Welcome to Ronald M. Green’s blog. With a Ph.D. from Harvard in ethics, and forty-plus years of writing and teaching on ethics, I continue my reflections on ethical theory and current ethical issues here. I hope to travel the world, and think about the future of our species. See my travel posts for these reflections.

My latest book, Religion and Ethics in the Neonatal Intensive Care Unit, co-edited with George A. Little, M.D., can now be pre-ordered from Oxford University Press. Here: https://global.oup.com/academic/product/religion-and-ethics-in-the-neonatal-intensive-care-unit-9780190636852

My latest publication, “When Pregnancy Is a Research Risk,” raises challenging ethical questions. See “Ethics Posts” below for the pre-print version or go directly to the authenticated version at https://doi.org/10.1007/s10815-020-01938-9.

4 thoughts on “Welcome

  1. Onno Zijlstra (The Netherlands) says:

    Dear Mr. Green, I am rereading your Kierkegaard and Kant and want to express my gratitude for that book; so here it is: thank you

    • Helo, Onno Zijstra.

      Thank you for that comment. I remain quite proud of that book which, after many decades of inattention to Kierkegaard’s debt to Kant, brought this out in quite specific terms.

      Ronald M. Green

  2. Josephine Rose Coury says:

    Hi Dr. Green!

    I took your religion and morality class back in 2014 and just wanted to say how much it has impacted my academic life. I’m currently a second-year medical student and our case tomorrow is on brain death. I’m actually looking back at my notes from the in-depth lectures you gave us on Terri Schiavo, Jahi McMath, and the religious/spiritual perspectives on brain death criteria. They are much better than what I have received in my medical training. Thanks for everything, I hope you are well!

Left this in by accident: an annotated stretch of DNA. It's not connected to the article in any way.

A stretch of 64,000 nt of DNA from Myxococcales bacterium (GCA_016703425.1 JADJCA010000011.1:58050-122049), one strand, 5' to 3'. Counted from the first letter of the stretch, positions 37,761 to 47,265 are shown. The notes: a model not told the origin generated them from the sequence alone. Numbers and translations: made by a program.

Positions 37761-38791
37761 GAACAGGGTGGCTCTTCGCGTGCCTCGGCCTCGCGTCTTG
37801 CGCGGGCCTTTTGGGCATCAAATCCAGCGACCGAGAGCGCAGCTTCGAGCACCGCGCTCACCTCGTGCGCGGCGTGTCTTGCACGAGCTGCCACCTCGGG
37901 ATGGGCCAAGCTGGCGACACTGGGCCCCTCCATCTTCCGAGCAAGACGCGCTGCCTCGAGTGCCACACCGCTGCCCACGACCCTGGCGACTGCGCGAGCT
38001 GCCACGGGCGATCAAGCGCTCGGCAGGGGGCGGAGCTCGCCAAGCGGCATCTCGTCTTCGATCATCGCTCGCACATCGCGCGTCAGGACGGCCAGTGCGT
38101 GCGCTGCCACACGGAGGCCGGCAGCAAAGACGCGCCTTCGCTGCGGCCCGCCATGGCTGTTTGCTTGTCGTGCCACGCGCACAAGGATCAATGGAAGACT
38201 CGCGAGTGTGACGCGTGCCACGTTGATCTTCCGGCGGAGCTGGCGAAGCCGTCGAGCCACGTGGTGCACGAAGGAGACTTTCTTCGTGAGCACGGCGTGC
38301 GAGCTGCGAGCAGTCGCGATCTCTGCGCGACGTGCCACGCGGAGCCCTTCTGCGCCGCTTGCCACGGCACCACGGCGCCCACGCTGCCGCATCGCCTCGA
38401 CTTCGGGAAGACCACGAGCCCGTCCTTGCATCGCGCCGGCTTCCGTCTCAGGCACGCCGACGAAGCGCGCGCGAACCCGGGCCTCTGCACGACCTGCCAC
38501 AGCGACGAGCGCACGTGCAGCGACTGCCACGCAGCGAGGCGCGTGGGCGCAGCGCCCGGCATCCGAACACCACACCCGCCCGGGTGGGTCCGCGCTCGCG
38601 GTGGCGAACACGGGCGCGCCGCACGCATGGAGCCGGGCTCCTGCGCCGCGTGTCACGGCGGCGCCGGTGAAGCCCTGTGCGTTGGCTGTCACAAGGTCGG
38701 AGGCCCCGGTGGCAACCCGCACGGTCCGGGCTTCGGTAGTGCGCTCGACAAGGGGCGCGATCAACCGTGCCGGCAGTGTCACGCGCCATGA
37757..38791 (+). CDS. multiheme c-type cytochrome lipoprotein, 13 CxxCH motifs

Josephine Coury
    Dartmouth ’15

    • Dear Josie,

      I’m genuinely touched by your comment. As a “typical” Dartmouth professor, I always tried to provide the most up-to-date and most useful academic experience for students. So your comment reinforces my sense of accomplishment. I’m retired now, working on other projects (including serving as the head of an Ethics Advisory Board for a major international pharmaceutical company working in the area of stem cells and regenerative medicine). But I value my teaching career above everything.

      I fondly remember your vibrant presence in Religion 11. Please stay in touch as you move through your medical education and career. I’m very interested in your experiences.


      Ron Green

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